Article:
It would also expand a loan program for small businesses; strengthen an employee retention tax credit; provide more money for testing, tracing and treating COVID-19; bolster food security programs; and provide resources to ensure safe elections and other government functions.
Another key provision: $1 trillion for state, local, territorial and tribal governments to help them continue services and programs. So far, 1.6 million public-sector jobs have been lost, nearly three times as many as were lost during the entire Great Recession, Schumer said.
The House also passed a $1.5 trillion infrastructure package in July that would support transportation projects, school construction, affordable housing and access to high-speed internet service in rural and underserved areas, as well as water and electricity infrastructure, hospitals and health centers, coastal restoration and more.
House Democrats are also slated to take up new legislation soon that would provide billions in funding for child care providers and for child care infrastructure and child care grants and tax breaks for essential workers. Senate Democrats, meanwhile, unveiled proposals to support communities of color and are pressing for a $50 billion child care bailout.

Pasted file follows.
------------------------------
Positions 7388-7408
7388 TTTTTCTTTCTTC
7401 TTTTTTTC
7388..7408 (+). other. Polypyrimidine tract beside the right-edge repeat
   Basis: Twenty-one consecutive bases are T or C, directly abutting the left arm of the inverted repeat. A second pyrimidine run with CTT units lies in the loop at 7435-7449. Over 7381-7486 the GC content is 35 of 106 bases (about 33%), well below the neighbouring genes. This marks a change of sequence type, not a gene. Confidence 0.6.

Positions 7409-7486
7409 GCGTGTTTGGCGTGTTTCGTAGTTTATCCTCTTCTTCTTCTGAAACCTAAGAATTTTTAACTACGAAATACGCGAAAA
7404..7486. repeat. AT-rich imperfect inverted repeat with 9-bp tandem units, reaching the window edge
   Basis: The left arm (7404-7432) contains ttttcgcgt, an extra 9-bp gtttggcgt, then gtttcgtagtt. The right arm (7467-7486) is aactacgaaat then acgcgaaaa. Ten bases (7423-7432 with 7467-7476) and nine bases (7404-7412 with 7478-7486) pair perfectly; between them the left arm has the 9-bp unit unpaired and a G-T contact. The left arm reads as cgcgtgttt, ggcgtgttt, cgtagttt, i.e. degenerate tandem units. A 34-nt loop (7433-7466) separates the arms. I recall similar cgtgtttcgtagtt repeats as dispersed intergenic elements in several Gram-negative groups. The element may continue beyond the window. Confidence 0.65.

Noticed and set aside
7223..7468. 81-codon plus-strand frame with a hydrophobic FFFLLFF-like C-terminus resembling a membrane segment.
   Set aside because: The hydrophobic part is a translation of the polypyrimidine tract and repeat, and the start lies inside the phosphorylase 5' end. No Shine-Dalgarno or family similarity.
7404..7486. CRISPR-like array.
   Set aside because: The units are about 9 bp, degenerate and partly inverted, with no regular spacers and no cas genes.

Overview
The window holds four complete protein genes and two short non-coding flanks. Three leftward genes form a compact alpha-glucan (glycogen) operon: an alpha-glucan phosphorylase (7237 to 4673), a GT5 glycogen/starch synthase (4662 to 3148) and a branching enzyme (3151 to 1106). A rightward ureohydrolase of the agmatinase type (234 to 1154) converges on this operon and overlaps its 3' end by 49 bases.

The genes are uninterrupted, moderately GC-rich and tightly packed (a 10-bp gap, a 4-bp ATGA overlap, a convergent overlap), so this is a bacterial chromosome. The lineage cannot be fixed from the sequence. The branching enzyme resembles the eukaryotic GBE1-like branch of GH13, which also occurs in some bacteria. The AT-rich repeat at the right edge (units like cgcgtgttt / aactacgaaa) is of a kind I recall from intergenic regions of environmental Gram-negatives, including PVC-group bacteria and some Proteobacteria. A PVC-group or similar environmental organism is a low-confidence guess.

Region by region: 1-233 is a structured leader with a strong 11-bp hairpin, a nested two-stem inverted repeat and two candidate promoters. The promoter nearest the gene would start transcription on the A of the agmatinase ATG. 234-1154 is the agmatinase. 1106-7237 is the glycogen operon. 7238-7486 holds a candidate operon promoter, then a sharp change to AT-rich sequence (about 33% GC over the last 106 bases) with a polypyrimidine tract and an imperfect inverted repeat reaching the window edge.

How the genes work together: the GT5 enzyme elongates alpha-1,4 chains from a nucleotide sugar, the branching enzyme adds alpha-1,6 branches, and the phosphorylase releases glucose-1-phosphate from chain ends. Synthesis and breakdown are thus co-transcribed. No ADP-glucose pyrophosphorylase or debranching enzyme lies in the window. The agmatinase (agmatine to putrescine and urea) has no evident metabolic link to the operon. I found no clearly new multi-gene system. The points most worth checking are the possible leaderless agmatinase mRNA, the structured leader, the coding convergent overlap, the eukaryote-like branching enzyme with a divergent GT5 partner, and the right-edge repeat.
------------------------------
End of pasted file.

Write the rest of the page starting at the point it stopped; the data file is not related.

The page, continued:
On Thursday, Pelosi also called on Trump to fully invoke the Defense Production Act, which gives the federal government special powers to support the military or protect homeland security and could support the production and distribution of personal protective equipment. And she wants stronger federal standards to protect workers from infection. In March, a bipartisan group of lawmakers called for aggressive use of the act to better meet supply needs.
Pelosi predicted she would ultimately prevail in an interview Thursday with Bloomberg’s Balance of Power. “I have no doubt they will come around,” she said. “In the beginning, they said, ‘No, we have spent enough money.’ Now they’re at $1.3 trillion.” Still, she said, “that’s not enough.”
This article originally appeared in the Georgia Recorder.